President Joe Biden’s nominee to be the nation’s top gun regulator largely dodged questions on his own views about gun control Wednesday at a confirmation hearing dominated by the previous day’s mass shooting at a Texas elementary school.
Steven Dettelbach, the former prosecutor picked to lead the Bureau of Alcohol, Tobacco, Firearms and Explosives, told the Senate Judiciary Committee that he hugged his children “a little bit harder” after the shooting. Authorities said 19 children and two adults died in the attack.
The hearing became about much more than Dettelbach’s qualifications. Democrats used it to call for action on long-languishing gun control proposals such as expanded background checks, a federal assault weapon ban and so-called red flag laws that permit courts to intervene with those deemed dangerous to head off potential mass murders.
Every Democrat at Wednesday’s hearing urged the Senate to take steps to address the surge in gun violence, including a longtime proponent of gun control laws, Sen. Dianne Feinstein.
The California Democrat called for reinstatement of the federal assault weapon ban she led to passage in 1994, arguing it could cut down on mass shootings like the one in Uvalde, Texas, and a racist mass shooting in Buffalo, N.Y., earlier this month that left 10 dead.
“There is simply no reason that average citizens need weapons of war to go about their daily life, and this is especially true of teenagers,” Feinstein said. “The shooters in both Texas and New York were not old enough to buy a beer, but they were able to buy an assault weapon.”
Meanwhile, Republicans focused most of their questions on whether Dettelbach would back various Democratic gun control proposals, as well as his record as a prosecutor and his calls for an assault weapon ban while running for Ohio attorney general.
Illinois Democratic Sen. Richard J. Durbin, the panel chair and majority whip, used the hearing to announce that Senate leaders plan to hold votes on background check proposals when the chamber returns from its Memorial Day break.
Durbin also noted Dettelbach’s support from federal law enforcement officials and called him “well qualified” for a key position in the effort to curb a wave of mass shootings.
“It's high time for the Senate to do this, to confirm an ATF director, not to take guns away from responsible, stable, qualified law-abiding Americans, but to help stop straw purchases, combat gun trafficking, ensure that families can send their kids to school safely and law enforcement officers can return home each day to their loving families,” Durbin said.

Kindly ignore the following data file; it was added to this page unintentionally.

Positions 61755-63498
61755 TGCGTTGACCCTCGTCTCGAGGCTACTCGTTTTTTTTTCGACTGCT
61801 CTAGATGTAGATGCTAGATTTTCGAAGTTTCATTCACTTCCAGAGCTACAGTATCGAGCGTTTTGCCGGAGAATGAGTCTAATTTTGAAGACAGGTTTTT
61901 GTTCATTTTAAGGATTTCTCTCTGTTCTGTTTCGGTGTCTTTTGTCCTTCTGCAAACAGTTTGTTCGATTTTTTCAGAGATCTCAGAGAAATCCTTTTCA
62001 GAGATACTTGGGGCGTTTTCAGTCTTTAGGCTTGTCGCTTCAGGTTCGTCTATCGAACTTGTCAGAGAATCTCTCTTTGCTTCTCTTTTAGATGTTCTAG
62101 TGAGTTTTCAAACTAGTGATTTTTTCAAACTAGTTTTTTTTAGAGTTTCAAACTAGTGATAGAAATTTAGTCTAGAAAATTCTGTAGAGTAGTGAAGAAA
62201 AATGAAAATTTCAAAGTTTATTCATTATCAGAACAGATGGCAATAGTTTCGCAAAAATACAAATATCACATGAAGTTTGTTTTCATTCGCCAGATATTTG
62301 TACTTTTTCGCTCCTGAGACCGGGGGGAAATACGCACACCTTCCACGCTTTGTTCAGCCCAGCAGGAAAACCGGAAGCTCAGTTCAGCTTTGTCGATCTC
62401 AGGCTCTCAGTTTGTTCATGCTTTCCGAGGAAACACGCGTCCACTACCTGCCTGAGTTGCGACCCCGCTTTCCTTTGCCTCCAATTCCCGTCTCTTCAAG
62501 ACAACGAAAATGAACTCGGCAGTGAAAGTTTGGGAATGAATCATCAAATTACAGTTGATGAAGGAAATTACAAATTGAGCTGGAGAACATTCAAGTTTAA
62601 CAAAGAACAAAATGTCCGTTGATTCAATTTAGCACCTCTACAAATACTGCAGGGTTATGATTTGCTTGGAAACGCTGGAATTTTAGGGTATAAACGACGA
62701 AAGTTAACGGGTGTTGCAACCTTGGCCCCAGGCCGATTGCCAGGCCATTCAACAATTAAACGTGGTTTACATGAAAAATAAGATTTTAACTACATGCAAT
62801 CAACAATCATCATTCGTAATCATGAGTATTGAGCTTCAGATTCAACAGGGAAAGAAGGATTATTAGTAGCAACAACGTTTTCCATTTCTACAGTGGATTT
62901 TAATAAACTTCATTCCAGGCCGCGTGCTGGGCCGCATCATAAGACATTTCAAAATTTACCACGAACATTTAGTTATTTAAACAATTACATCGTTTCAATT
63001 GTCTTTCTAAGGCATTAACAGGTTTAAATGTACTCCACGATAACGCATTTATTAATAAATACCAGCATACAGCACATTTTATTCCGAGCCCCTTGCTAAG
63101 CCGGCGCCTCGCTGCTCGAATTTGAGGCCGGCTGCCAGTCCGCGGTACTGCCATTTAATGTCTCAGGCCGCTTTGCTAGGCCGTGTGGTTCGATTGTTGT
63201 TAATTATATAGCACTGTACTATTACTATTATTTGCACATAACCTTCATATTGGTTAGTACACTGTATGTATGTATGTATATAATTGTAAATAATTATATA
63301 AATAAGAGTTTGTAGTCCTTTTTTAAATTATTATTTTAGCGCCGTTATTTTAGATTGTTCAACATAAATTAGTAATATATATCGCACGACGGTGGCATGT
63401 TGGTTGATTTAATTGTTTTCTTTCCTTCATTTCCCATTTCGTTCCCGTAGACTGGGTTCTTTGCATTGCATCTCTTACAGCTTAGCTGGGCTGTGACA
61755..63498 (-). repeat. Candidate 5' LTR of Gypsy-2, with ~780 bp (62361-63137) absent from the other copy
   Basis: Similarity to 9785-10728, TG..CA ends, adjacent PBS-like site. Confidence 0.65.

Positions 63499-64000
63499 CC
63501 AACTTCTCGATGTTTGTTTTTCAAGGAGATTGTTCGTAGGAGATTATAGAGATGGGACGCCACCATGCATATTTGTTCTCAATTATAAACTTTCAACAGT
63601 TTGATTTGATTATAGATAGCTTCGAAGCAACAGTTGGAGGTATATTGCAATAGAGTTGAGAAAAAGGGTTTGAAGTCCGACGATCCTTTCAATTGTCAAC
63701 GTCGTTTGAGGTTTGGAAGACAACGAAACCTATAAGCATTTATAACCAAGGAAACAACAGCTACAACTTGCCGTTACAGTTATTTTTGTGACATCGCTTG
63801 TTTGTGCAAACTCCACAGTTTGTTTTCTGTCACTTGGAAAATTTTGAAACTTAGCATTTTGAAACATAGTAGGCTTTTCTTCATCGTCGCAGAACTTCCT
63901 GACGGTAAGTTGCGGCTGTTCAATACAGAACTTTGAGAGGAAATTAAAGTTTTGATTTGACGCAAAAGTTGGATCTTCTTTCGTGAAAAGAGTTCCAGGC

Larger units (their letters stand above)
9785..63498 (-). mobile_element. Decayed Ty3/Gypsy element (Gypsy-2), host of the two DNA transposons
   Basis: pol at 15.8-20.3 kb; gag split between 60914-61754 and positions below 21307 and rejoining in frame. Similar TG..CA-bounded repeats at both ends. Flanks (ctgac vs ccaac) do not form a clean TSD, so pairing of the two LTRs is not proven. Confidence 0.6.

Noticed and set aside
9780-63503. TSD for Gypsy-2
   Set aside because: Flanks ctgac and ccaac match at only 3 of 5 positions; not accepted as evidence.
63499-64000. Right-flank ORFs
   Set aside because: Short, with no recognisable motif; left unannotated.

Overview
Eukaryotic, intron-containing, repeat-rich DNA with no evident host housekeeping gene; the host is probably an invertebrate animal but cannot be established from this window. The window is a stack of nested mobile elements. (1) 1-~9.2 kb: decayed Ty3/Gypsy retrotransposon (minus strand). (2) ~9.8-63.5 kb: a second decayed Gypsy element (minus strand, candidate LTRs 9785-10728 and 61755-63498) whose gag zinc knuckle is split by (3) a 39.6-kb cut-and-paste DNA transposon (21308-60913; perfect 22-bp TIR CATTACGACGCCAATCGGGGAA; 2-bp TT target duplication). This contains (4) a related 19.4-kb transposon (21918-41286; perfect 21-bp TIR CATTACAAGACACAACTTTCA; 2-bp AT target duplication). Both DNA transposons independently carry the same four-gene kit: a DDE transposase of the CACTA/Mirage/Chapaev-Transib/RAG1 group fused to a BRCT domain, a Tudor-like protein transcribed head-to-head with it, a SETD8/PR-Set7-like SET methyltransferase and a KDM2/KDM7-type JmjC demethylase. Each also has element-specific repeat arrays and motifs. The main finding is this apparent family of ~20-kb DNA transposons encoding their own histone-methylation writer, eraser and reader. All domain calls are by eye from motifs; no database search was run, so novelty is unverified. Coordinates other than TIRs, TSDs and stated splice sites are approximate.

Dettelbach, who has not secured the support of key moderate Democrats concerned about the rights of gun owners, said he would keep his own views out of enforcing federal gun laws.
“Politics can play no role in law enforcement,” Dettelbach said. “None at all.”
And Dettelbach pledged that, if confirmed, he would “do everything I can to enforce the law, to respect the Constitution of the United States and to partner with law enforcement to protect the safety and the rights of innocent and law-abiding Americans.”
Dettelbach did his best to avoid answering questions about his views on specific gun control proposals, such as when Sen. Tom Cotton, R-Ark., asked about an assault weapon ban.
Dettelbach declined to define an assault weapon, saying “it would only be for a legislative body to do that work.”
“I think it's very telling that you're nominated to lead the ATF and you don't have a definition of assault weapon,” Cotton said.
Sen. Josh Hawley, R-Mo., focused his questions on Dettelbach’s time as a U.S. attorney in Ohio, and pointed out that gun crime prosecutions declined during his tenure. “There's a pattern here,” Hawley said.
Dettelbach replied that his office never changed its policy for taking cases from local and federal law enforcement officials. He also pointed out that he worked through several shutdowns and sequestration — and the office was once so short-staffed he had to work the reception desk.
Committee ranking member Sen. Charles E. Grassley, R-Iowa, criticized the Biden administration’s approach to combating gun violence, particularly the removal earlier this year of Marvin Richardson as acting director in favor of Gary Restaino.
“I'm concerned that this administration is responding to demands to focus on the ATF regulatory responsibilities at the expense of law enforcement duties,” Grassley said.
Democrats pushed back on Republican criticism of the administration, with Sen. Cory Booker, D-N.J., and others arguing Congress has placed too many restrictions on the ATF. Booker pointed to the agency’s largely stagnant budget and the fact that federal law prohibits the agency from computerizing its records.
“I've lost kids I know, I see shrines on the streets,” Booker, who once served as the mayor of Newark, said. “And when my law enforcement wants to do the job, in partnership with the ATF, there is barrier after barrier put up by Congress.”
Biden withdrew his first choice for the role, former ATF official David Chipman, last year after Chipman’s gun control advocacy became a flashpoint in his confirmation process.
The agency has only had one Senate-confirmed director, B. Todd Jones, since a 2006 law made it subject to Senate confirmation. Jones left the agency in 2015, and it has gone without a permanent director since.